Text and photos by Gadjo Cardenas Sevilla
The Samsung Galaxy Tab represents the first real competition to Apple’s highly successful iPad tablet. From the time it was leaked in June, the Galaxy Tab gained a lot of hype from users hungry for an Android tablet experience. Now coming to Canada on Bell's network, we review this much awaited device.
Apple’s iOS and Google’s Android have been around for over three years, they have each been successful in the smartphone space and now are poised to take the next logical step in the tablet segment.
In January, after the hysterical outing of prototype tablet devices at CES (Consumer and Electronics Show), we prematurely called 2010 the year of the tablet (accurate if you consider its been the year of the iPad) but heading into mid-November, this is clearly a two-way face-off between the well-established iPad and the just-released Samsung Galaxy Tab.
Nobody else has shipped anything as compelling and as widely available as the Galaxy Tab, which will be sold in selected locations in Canada by Bell for $649.99 plus taxes and a one-time $35 registration 'gotcha' fee.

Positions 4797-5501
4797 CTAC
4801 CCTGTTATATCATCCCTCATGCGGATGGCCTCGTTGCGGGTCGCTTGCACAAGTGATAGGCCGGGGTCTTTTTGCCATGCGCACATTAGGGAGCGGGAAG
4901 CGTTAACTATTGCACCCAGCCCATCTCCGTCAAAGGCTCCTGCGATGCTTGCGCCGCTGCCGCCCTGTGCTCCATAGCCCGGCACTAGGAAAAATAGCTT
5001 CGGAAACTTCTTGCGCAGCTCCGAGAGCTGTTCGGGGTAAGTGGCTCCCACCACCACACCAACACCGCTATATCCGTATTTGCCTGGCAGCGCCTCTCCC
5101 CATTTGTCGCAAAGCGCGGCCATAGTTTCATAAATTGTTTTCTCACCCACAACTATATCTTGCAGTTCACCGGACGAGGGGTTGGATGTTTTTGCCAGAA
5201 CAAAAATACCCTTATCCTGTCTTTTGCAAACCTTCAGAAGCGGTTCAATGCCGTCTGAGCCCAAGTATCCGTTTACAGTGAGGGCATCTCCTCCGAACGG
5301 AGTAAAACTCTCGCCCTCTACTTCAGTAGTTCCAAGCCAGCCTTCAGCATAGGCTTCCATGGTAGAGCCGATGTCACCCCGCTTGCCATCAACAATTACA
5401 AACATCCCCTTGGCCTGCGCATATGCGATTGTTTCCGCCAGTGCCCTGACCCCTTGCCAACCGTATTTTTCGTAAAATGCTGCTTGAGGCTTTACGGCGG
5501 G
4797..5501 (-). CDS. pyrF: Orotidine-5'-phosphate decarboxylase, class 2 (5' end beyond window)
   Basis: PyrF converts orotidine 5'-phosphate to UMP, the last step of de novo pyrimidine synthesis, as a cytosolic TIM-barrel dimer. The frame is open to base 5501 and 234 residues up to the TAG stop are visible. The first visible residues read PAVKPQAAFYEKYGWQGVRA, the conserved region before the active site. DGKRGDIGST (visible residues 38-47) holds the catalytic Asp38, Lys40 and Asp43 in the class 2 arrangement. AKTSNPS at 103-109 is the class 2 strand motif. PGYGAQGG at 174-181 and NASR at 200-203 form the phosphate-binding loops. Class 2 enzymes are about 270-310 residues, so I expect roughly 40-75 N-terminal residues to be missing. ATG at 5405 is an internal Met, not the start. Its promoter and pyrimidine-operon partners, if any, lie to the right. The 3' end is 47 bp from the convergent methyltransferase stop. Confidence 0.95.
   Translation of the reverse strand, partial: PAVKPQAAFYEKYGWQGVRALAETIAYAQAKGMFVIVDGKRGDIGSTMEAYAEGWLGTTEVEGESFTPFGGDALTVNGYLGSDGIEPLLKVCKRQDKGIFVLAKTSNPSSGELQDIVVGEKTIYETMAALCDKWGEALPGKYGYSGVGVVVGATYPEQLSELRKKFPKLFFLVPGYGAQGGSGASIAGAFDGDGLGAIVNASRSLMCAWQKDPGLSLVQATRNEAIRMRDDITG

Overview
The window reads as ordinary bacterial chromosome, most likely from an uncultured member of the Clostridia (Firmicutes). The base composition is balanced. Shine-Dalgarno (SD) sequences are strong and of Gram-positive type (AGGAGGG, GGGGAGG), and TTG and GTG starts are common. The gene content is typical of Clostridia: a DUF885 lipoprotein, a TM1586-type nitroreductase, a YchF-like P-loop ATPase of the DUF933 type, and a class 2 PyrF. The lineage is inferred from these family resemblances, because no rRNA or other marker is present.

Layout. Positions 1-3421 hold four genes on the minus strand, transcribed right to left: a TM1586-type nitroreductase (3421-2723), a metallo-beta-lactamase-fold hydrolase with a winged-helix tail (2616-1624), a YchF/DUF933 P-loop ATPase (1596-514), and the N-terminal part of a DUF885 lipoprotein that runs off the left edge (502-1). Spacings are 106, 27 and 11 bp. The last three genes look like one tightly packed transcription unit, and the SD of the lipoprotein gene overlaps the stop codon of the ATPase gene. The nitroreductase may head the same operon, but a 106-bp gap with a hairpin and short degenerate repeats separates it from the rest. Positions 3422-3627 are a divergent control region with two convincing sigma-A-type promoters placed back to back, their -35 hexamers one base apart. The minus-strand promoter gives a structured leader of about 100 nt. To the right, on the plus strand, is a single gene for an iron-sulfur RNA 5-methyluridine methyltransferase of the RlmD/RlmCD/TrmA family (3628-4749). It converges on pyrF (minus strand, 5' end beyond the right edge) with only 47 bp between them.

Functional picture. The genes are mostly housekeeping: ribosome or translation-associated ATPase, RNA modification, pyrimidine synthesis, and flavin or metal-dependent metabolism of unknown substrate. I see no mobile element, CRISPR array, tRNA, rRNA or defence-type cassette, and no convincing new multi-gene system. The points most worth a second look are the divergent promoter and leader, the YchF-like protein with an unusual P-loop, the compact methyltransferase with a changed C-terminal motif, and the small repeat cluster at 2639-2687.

Just like with the iPad, the Galaxy Tab is available on a month-to-month term with $15 (250MB Data), $20 (500MB Data) and $35 (5GB Data) plans attached. Bell likes to charge $2 a month for paper billing but you do have the option of receiving your bill through e-mail. What's more, if you go over your monthly data allotment, you'll be automatically bumped up to the next tier.
The Samsung Galaxy Tab is also available on Rogers for $499 for a three-year contract or $624 on a no term basis.
Sadly, there aren't yet any Wi-Fi only variants of the Samsung Galaxy Tab which would be ideal for most users who would enjoy all the all the perks of a 7' inch tablet experience without the of having to deal with pedantic data contracts.
Finally, a contender. But is it really?
The Samsung Galaxy Tab looks great on paper. A powerful 1GHz Hummingbird processor, 512MB or RAM, a high-resolution 7-inch multi-touch screen, 3G and Wi-Fi capabilities the ability to expand memory from 16GB to 48GB (with a MicroSD slot) plus dual-cameras for video chats. The Galaxy Tab runs Android OS 2.2 Froyo, the latest and most refined version of the Android OS for smartphones.
With its diminutive size and weight plus the addition of the two cameras, the Samsung Galaxy Tab addressed two of the biggest complaints about the iPad. That it was too big and heavy for prolonged one-handed use (i.e. Reading eBooks, websites and email) and that it couldn’t handle video chats (like Apple’s FaceTime which is now available on all their mobile devices, except the iPad).
We’ve had a Samsung Galaxy Tab (running on Bell’s HSPA network) to test for a week now. Our initial impressions were that it was smaller than we expected but also heavier and thicker than we imagined but not in a bad way.